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Flintshire school pupils suspended for violence, sexual harassment and racism, report reveals

Flintshire pupils have been excluded for sexual harassment and violence. Posed by models

HUNDREDS of Flintshire schoolchildren are being suspended for sexual harassment, racist behaviour and violence toward teachers and their classmates every year.

A council document obtained by the Chronicle also shows more than 1,000 pupils have been excluded for offences also including possession or use of weapons, threatening and dangerous behaviour, bullying and theft in the past three years.

From September 2009-July 2012, 181 primary pupils and 894 high school students and were temporarily suspended – with nine kicked out permanently.

The number of ‘fixed-term’ exclusions across the board included:

424 for violence towards pupils

282 for offences of violence against members of staff

112 for dangerous or threatening behaviour

54 for bullying

32 for substance misuse

11 for carrying a weapon

11 for sexual harassment

nine for racism.

Teaching unions said the statistics were ‘clearly worrying’ – and claimed poor parenting plays a part in children’s bad behaviour.

Suzanne Nantcurvis – NASUWT’s national executive member for North Wales – added: “There is often a lack of helpful parental intervention.”

And Liz Camino, Flintshire secretary for the National Union of Teachers, said social media websites – such as Facebook and Twitter – ‘have a lot to answer for’.

The longest primary school exclusion was 30 days – for violence toward a member of staff in 2010-11.

The figures show there was an average of 13,286 pupils in Flintshire’s junior schools over the three years, and a third of the county’s 75 primaries suspended children.

Over the same period all 12 Flintshire high schools excluded students – with one suspending 80 in 2011/12.

The lengths ranged from half a day for disruptive behaviour to 41 days for violence against a fellow pupil.

Other lengthy sanctions included 38 days for violence toward a member of staff, 26 days for substance misuse and 20 days for sexual harassment.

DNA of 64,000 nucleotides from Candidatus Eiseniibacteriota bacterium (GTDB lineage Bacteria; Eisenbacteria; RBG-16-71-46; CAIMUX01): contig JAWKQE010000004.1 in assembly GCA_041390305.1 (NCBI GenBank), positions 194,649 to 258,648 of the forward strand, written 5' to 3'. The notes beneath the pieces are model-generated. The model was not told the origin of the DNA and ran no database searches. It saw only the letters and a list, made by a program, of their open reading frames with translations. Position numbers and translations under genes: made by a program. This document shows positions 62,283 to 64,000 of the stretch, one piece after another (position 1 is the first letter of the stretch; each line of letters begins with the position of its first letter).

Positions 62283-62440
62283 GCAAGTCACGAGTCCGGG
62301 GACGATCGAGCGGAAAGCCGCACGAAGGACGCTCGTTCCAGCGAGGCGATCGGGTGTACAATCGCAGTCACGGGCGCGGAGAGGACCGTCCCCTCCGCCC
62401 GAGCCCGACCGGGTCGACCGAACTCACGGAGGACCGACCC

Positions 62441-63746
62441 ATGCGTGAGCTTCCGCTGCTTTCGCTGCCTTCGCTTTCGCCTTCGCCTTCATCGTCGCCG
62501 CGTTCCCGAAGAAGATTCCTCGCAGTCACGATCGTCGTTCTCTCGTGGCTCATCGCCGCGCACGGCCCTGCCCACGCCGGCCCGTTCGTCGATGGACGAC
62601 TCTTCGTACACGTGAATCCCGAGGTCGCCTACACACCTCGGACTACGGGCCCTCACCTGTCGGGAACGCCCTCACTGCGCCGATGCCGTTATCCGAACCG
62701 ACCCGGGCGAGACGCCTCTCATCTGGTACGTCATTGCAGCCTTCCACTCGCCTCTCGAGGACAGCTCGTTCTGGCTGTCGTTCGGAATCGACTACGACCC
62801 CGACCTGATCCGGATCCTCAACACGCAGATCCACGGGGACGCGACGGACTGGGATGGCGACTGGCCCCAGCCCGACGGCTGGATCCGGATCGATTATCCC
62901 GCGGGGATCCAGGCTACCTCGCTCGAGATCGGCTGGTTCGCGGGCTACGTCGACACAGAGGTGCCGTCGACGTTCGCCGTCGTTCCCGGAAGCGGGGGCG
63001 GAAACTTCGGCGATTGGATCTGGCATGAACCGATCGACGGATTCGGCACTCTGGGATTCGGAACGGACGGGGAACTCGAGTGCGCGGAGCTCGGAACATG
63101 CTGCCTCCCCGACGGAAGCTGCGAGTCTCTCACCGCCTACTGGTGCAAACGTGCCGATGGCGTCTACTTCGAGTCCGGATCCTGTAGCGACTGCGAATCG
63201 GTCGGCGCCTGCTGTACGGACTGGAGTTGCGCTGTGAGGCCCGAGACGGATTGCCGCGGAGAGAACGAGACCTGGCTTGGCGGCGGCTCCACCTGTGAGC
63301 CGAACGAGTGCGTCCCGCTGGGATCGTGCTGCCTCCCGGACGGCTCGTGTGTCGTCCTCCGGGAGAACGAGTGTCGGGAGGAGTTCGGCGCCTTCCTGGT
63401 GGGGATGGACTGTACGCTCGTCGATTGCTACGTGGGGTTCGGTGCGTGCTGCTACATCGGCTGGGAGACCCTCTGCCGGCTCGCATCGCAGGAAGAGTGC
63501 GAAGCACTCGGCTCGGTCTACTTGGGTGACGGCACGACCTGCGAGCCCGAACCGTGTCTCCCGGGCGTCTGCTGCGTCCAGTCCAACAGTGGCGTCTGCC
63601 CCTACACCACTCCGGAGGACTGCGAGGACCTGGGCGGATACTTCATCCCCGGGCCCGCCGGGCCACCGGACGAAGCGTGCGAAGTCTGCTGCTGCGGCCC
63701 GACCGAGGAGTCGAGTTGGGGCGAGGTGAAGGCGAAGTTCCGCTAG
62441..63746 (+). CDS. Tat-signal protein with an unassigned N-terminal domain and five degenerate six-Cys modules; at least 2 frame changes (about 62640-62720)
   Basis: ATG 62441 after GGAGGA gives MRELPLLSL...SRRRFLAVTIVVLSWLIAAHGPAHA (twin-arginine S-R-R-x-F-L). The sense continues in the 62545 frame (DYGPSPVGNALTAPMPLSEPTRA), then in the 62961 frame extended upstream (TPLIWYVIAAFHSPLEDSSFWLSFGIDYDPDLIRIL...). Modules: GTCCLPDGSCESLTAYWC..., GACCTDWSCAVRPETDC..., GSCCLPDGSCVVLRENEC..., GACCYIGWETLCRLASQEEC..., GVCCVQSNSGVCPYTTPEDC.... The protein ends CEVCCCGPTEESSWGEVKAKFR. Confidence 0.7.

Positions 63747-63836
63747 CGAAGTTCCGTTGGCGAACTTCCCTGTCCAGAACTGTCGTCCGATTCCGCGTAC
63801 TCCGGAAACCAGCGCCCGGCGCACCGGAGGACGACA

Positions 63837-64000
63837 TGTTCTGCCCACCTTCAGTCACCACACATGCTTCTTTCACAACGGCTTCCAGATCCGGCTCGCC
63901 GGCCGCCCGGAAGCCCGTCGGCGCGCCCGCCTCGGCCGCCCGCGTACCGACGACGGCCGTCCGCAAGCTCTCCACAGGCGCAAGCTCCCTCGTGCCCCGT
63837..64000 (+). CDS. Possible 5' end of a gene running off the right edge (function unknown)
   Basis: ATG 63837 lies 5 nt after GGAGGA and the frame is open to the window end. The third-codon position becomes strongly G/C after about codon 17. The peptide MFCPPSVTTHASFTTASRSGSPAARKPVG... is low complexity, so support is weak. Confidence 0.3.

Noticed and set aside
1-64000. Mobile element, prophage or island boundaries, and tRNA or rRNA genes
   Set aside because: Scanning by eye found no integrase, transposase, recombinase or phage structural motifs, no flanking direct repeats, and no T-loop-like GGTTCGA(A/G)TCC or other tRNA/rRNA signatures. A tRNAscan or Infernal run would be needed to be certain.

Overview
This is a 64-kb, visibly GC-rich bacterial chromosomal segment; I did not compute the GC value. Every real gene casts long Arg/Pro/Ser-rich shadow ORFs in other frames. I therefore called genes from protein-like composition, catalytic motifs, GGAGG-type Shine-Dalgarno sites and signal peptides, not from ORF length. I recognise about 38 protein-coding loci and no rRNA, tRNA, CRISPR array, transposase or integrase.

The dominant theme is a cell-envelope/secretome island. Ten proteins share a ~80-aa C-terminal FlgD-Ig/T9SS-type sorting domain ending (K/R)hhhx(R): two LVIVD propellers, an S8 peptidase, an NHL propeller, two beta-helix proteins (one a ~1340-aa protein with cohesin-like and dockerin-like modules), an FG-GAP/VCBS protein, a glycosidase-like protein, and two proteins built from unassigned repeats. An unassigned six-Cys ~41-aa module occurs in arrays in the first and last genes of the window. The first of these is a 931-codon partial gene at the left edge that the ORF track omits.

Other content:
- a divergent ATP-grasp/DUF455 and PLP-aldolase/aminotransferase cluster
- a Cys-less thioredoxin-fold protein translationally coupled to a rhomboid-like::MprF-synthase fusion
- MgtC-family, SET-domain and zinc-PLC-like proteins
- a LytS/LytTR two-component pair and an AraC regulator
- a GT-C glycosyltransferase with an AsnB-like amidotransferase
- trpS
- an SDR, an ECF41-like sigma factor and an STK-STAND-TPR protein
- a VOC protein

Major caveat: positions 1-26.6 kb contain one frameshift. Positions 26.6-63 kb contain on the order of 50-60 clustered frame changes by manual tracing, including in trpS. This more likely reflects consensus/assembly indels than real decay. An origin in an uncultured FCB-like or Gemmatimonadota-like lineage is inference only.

Pupils were excluded for defiance (276 overall), verbal abuse (241), disruptive behaviour (127) and damage to property (28).

The report prepared for Flintshire County Council’s lifelong learning overview and scrutiny committee said: “There is an ongoing concern about the number of pupils in some of our high schools who are receiving multiple fixed term exclusions in an academic year.

“It is these pupils who are causing the majority of disruption.”

Mrs Camino said the social networking sites cause a lot of problems – particularly in high schools – and told the Chronicle incidents can often be traced back to ‘something that happened on Facebook two or three days ago’.

“You can have children come in who’ve spent half their night on Facebook and they’re not fit to be in school,” she said.

“The amount of cyber-bullying that goes on is horrific. Social networking has a lot to answer for.”

Mrs Nantcurvis added: “The school becomes the focus for a lot of problems – things spill over.”

The report says the number of pupils kicked out for good has dropped from 24 in 2003/4 to one last year.

Mrs Nantcurvis said expulsions were usually reserved for ‘extreme circumstances... a last resort’.

Mrs Camino claimed children arriving at school ‘not learning ready’ because of ‘deficiencies in parenting’ also causes discipline problems.

She said teachers can often find themselves fighting ‘a losing battle’, and ‘a lot of children are on to a loser from the start’.

“It’s certainly not the fault of the schools, they are doing all the right things,” she added.

“In the scheme of things we’re talking about small numbers, and all credit to the schools in Flintshire that they are keeping so many in mainstream education.

“Schools, considering the pressures on them, come up with the goods to provide a good education despite the expectations on teachers changing almost term by term.”